Move, aimed at reversing population decline, comes amid a controversial smuggling trade in endangered species
“Go be happy, go be happy!” a team of wardenos shouted from their trucks as they drove to the top of a slick stream bed, after two police vehicles and a helicopter circled overhead.
Less than 20 minutes later, the thousands of baby river turtles slunk down the flooded bank, their orange hats resting firmly on their neck, as the nearest tree offered a shelter.
The reptiles were released under the eagle’s eye of Captain Ollier Henkvelt, a senior official in Peru’s national park system and the bird of paradise’s guardian in it.
The first baby turtles in the age range of three to 15 weeks were given to a number of people in government offices, hoping to entice them with a chance to see a baby turtle and live a little more for a bit longer.
“From here they will spread out to wherever they get to. The plan is to put those parts of the baby turtles around Peru,” Henkvelt said.
But as well as encouragement to be active, the turtles offer another cautionary tale: that illegal wildlife smuggling still plays a major role.
The reptiles, after going airborne, glided along the muddy stream bed in a picture that captured the maddening, force-feeding frenzy of baby turtles – if they survive – in the midst of the Amazon rainforest.
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After the hatches are opened, so-called “mophicides”, a highly poisonous substance, are then dropped in to drain the water from the youngsters.
“The government of Peru does not believe this is right. We don’t want to see baby turtles dying,” said Carlos Pantoja, a spokesman for the Peruvian government, as the reptiles were released.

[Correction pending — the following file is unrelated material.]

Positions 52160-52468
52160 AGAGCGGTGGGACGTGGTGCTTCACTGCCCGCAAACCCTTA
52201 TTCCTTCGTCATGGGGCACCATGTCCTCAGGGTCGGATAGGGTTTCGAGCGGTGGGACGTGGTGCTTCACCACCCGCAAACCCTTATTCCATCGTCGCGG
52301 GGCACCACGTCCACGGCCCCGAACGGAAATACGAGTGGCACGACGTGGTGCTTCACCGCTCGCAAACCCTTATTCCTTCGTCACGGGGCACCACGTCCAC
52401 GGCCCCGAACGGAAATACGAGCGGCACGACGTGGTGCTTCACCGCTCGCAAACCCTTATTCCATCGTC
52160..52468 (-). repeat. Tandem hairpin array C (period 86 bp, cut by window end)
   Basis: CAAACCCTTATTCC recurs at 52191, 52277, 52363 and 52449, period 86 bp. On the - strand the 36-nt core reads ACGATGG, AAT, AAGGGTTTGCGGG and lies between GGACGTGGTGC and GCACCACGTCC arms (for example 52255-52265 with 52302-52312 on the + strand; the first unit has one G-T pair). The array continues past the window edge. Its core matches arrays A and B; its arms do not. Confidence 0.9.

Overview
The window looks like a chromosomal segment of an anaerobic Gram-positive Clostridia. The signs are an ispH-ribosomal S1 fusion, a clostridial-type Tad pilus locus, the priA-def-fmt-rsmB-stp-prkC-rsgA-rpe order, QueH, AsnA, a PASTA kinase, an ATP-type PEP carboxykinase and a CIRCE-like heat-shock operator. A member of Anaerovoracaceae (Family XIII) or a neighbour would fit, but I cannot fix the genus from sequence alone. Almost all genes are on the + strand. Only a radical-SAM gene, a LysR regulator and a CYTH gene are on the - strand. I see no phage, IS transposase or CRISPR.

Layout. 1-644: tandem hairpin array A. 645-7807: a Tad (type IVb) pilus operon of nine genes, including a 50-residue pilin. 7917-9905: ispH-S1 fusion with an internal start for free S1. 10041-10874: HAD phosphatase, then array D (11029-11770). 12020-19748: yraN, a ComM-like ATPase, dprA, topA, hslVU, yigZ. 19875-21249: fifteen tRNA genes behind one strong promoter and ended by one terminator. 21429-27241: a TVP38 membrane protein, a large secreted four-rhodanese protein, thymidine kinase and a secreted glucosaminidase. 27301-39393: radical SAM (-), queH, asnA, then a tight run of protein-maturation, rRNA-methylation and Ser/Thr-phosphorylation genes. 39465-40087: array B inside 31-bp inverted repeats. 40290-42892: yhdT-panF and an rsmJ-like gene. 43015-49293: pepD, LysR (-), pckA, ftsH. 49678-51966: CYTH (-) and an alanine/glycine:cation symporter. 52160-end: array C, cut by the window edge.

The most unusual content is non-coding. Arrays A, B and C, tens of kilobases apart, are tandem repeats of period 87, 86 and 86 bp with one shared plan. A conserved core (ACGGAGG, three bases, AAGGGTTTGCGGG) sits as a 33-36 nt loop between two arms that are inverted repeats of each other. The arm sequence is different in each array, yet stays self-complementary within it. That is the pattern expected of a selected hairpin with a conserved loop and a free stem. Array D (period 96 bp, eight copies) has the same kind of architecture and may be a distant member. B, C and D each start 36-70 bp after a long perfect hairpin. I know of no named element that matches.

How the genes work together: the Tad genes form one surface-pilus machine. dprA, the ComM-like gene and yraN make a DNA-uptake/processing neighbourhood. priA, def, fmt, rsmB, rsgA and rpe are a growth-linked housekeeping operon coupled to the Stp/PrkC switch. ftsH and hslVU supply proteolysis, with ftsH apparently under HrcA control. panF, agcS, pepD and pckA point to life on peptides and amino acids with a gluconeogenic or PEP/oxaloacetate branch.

Pantoja added that he had just returned from a trip to Bolivia, where he raised the alarm about the use of the mophamine in the Amazon forest.
He acknowledged that while a handful of countries had banned the use of mophicides, most of the world still practises them.
At least 89,000 baby river turtles were trafficked in 2017, with several lost to illegal traffickers or eaten illegally, according to a recent report by the World Wildlife Fund, WWF said. The WWF blames coca cultivation – the main drug grown in Peru – and humans for harming the reptiles.
“’Avoiding abandonment’ of the turtles is key to their survival. Killing or setting their eggs and hatchlings free far away from their home territory will result in much lower numbers,” WWF says on its website.
The Peruvian government says that 6,000 turtle nests, apparently harvested from the nests of turtles stolen during smuggling attempts, have been found by enforcement officers over the past six months.
According to Pantoja, many of those turtles came from Bolivia.
When their nests fail to hatch, as a drought during the rainy season can do, the babies can make their way across Bolivia and into Peru, through the open borders which make such movements possible.